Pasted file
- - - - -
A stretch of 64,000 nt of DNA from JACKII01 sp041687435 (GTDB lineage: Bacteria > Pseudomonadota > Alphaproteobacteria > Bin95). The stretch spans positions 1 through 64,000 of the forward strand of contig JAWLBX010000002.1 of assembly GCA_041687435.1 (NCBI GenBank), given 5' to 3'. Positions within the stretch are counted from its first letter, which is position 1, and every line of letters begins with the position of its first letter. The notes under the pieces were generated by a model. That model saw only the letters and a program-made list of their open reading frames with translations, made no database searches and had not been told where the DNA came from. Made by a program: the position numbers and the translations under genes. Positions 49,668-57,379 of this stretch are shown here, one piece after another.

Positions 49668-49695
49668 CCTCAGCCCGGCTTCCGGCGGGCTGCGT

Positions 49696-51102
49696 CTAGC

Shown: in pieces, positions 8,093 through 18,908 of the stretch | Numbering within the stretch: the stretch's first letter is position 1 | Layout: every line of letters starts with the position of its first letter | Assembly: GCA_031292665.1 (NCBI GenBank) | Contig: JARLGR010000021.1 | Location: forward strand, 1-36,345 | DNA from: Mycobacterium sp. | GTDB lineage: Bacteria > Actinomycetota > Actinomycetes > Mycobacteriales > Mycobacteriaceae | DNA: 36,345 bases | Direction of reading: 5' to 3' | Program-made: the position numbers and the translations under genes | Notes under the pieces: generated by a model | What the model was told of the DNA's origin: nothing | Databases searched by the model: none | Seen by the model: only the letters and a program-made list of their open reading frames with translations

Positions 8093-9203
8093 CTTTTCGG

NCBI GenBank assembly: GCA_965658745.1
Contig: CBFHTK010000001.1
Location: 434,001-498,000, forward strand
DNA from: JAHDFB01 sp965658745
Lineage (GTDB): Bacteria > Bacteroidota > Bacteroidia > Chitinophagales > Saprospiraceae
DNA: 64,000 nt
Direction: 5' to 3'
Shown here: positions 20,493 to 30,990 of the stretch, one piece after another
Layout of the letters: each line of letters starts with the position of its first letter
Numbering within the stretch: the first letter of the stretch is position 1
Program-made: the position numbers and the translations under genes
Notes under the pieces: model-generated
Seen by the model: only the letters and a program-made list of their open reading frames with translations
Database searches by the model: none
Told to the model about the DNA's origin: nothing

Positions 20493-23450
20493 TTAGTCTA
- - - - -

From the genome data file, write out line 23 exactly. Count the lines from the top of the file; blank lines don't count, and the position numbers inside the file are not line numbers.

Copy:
Told to the model about the DNA's origin: nothing